Nick Mason – Unattended Luggage album review

Three of the Pink Floyd drummer's overlooked solo albums in one box

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The only member of Pink Floyd to appear on every single one of their albums, Nick Mason was an unobtrusive presence. By his own admission he was some way from being one of the Great British Drummers in an era that specialised in them, but he provided a solid reliability between the grandiose visions of Roger Waters and the finely wrought guitar of David Gilmour. He also kept a watching brief over the band and came up with a steady supply of inspired ideas that enhanced their keening edge, such as the tuned Rototoms that add to the suspense at the beginning of Time on Dark Side Of The Moon.

Mason’s solo career has been even less obtrusive. As in, who knew? Well, now you do, thanks to this three-album box set. The first, Fictitious Sports, was released in 1981 at a time when Floyd and also Mason’s first marriage were falling apart. There may well have been an element of escapism about it. You will certainly struggle to find any Floyd connections, due to all the tracks being written by his jazz pianist friend Carla Bley and sung by former Soft Machine drummer/vocalist Robert Wyatt, whose 1974 album Rock Bottom was produced by Mason. The combination of Bley’s free/progressive jazz and Wyatt’s studious, emotionless vocals offers little light relief, although there are some humorous lyrics that deserve better attention. Mason’s drumming, though, includes more flair than he was allowed in his day job.

Fast forward four years and Mason’s new best friend is 10cc guitarist Rick Fenn. Profiles has a more recognisably Floyd feel to it, not just because Gilmour sings the most commercial song, Lie For A Lie, but also because Fenn enjoys playing around with that feel in his own style. It’s a bit 80s, however.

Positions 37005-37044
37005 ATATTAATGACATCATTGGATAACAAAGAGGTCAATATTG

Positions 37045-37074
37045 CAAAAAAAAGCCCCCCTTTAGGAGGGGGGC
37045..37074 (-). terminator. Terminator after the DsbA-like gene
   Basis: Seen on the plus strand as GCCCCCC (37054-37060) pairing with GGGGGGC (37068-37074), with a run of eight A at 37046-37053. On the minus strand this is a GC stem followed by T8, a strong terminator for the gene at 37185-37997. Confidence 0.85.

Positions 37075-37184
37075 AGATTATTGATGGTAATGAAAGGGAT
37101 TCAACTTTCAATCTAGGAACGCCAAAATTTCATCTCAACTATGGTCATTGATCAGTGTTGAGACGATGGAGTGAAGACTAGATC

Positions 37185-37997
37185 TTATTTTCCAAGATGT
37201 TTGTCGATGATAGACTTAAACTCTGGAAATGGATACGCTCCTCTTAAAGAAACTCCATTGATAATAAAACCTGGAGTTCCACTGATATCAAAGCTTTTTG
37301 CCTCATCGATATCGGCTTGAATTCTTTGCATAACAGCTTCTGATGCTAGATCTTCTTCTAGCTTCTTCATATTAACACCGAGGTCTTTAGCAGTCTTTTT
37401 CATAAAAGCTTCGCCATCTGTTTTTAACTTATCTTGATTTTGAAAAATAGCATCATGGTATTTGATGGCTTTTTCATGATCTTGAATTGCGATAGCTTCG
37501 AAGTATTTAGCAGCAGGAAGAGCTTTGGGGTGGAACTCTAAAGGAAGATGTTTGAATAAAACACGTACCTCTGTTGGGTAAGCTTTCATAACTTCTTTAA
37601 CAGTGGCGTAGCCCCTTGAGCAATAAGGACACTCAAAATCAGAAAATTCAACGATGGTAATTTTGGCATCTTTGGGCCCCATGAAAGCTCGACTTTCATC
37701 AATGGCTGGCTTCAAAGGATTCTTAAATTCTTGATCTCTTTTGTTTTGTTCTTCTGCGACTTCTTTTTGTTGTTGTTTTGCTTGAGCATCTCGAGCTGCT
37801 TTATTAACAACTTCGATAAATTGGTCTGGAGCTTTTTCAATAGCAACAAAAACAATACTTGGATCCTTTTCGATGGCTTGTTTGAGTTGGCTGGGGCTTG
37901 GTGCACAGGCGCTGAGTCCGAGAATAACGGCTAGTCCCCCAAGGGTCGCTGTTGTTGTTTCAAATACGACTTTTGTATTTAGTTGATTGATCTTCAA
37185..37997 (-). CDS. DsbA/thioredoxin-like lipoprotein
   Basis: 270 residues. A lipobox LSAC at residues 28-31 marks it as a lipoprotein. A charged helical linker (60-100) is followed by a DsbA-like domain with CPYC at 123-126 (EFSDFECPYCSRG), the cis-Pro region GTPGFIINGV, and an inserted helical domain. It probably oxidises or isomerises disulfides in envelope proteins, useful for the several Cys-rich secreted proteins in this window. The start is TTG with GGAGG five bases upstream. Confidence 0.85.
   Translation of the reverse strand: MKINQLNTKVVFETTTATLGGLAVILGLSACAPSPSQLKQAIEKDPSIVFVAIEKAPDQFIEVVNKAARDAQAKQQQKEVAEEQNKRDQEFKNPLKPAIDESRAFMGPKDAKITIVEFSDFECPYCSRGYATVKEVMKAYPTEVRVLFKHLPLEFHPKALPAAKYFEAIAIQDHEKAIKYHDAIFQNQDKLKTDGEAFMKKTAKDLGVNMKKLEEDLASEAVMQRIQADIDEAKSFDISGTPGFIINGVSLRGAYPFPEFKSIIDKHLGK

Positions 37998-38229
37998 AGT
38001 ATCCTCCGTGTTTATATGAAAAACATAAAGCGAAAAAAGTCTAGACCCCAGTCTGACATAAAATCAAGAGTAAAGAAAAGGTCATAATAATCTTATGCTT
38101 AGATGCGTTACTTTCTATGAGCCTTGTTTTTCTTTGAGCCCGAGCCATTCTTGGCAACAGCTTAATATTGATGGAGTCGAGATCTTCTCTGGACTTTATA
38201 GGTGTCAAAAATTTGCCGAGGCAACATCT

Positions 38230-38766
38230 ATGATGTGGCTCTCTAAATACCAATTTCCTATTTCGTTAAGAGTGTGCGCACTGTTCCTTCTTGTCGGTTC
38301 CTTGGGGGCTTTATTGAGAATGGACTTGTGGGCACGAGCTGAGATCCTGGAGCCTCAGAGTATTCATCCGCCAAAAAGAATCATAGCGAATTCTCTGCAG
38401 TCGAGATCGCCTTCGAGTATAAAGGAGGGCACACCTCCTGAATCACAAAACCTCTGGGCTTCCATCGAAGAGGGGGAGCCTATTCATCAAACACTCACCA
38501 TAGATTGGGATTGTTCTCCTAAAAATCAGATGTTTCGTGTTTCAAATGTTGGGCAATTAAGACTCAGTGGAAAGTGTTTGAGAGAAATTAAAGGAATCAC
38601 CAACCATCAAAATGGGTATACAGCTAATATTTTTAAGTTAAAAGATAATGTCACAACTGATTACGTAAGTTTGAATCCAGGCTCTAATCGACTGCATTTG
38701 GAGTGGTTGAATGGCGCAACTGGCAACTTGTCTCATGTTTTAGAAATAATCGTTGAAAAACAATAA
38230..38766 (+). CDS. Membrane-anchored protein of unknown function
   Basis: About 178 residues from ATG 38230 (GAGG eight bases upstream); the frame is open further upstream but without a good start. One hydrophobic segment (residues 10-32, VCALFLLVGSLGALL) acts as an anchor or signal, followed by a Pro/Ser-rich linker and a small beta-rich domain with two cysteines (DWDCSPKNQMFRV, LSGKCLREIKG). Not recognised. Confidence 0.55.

The third album in the box is White Of The Eye, a soundtrack to the ’87 spy thriller and on which the Rototoms reappear to heighten the senses on the opening theme, and Fenn indulges his Axis: Bold As Love fantasies before settling into a batch of Ry Cooder-ish sketches. The glib sign-off for Unattended Baggage should be “one for completists”, but that’s not strictly true. There were three more soundtrack collaborations between Mason and Fenn. Good luck tracking them down.

Hugh Fielder

Hugh Fielder has been writing about music for 47 years. Actually 58 if you include the essay he wrote about the Rolling Stones in exchange for taking time off school to see them at the Ipswich Gaumont in 1964. He was news editor of Sounds magazine from 1975 to 1992 and editor of Tower Records Top magazine from 1992 to 2001. Since then he has been freelance. He has interviewed the great, the good and the not so good and written books about some of them. His favourite possession is a piece of columnar basalt he brought back from Iceland.